All the Sad Young Literary Men

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All the Sad Young Literary Men is the debut novel of Keith Gessen, the founder of the journal n+1. It was published by Viking in April, 2008.


Gessen's novel centers around the stories of three literary-minded friends: Keith, a Harvard-educated writer living in New York City; Sam, living in Boston and writing the "great Zionist epic"; and Mark, who is trying to complete a history dissertation on the Mensheviks at Syracuse University.


The title is derived from F. Scott Fitzgerald's third collection of short stories, All the Sad Young Men. This collection includes two of Fitzgerald's most famous stories about privilege and romance surprised by the chillier realities outside a university's gates, "Winter Dreams" and "The Rich Boy."


In The New York Review of Books, novelist and critic Joyce Carol Oates called the novel "mordantly funny, and frequently poignant," adding "in this debut novel there is much that is charming and beguiling, and much promise."[1] In The New York Times Book Review, Andrew O'Hagan wrote, "Gessen’s style is good-natured and ripe enough to allow a satisfying sweetness to exist in these characters as they journey around the carnival of their own selfishness. Mark and Sam and Keith may encapsulate a certain generational passion for careers over values, but their adventures here often serve laughingly to set them down among the aging troubles of the world. There must, after all, be a way of life in which literary young men are not enslaved to the sad business of always having to do better than 'the people they went to college with.'”[2]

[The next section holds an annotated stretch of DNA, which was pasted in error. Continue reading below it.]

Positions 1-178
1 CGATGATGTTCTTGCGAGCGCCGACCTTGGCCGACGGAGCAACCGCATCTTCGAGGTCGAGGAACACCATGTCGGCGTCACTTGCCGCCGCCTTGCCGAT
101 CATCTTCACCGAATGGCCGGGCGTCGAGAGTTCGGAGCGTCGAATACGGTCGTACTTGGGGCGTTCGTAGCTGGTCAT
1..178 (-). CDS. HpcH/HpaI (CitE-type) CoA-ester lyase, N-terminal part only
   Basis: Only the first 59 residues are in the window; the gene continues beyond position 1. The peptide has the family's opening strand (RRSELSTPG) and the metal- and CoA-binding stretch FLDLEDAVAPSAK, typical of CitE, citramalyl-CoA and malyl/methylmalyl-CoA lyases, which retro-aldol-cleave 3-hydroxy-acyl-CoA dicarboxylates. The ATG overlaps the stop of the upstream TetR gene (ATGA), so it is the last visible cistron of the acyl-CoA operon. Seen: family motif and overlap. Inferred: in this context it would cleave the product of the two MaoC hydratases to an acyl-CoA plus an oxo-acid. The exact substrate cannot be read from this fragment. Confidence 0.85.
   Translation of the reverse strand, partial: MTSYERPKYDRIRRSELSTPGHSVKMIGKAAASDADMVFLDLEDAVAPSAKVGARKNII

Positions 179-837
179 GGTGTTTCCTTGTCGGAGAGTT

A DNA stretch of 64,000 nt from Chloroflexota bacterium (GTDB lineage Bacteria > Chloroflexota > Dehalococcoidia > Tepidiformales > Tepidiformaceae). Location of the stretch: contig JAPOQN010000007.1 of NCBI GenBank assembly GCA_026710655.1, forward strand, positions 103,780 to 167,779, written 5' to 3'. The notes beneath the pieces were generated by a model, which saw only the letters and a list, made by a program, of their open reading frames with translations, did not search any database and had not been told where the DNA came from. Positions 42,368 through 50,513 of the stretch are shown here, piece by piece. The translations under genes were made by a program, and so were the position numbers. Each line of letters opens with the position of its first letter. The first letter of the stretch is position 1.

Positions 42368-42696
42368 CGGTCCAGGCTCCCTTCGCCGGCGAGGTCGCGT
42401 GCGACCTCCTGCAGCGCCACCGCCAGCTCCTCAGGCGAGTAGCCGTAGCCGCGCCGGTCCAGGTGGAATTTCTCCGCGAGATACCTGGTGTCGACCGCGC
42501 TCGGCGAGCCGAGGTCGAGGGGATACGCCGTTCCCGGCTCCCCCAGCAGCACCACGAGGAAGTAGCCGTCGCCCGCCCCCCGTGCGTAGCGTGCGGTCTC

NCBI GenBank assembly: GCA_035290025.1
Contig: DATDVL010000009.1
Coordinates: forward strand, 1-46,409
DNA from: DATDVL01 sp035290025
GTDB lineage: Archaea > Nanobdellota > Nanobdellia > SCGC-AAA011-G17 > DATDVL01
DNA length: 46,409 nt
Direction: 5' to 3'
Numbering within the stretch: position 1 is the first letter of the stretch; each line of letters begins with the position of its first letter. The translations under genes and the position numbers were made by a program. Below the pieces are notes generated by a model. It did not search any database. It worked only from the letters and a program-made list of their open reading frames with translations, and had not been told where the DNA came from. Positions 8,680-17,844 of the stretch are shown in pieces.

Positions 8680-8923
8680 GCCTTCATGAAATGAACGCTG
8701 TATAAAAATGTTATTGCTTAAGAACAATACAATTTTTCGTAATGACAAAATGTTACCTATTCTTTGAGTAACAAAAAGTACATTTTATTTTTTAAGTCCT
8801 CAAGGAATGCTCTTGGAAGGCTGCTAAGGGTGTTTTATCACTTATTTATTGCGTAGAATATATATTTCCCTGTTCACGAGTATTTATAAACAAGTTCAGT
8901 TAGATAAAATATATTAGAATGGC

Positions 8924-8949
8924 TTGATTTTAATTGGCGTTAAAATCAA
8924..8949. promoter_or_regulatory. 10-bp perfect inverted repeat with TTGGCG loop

Real-life parallels[edit]

Much of the book appears to be drawn from Gessen's real-life experiences — as a student and then an editor in Manhattan — albeit with some names and datums deliberately fictionalized.

Fictional Real-life Cite
Keith Keith Gessen [3]
Mark Grossman
Samuel Mitnick
Lauren Kristin Gore
Prof. Lomaski Noam Chomsky
Morris Binkel Lee Siegel [3]
New American The New Republic [3]
Debate Dissent [3]
Cafe 1369 1369 Coffee House
Judith Hestermann Virginia Heffernan


  1. ^ Joyce Carol Oates, "Youth!", The New York Review of Books, May 1, 2008.
  2. ^ Andrew O'Hagan, "N + 2," The New York Times Book Review, April 13, 2008.
  3. ^ a b c d Shulevitz, Judith. "Mirror, Mirror on the Wall, Who's the Cleverest of Them All?". Slate. Retrieved 8 November 2012. 

External links[edit]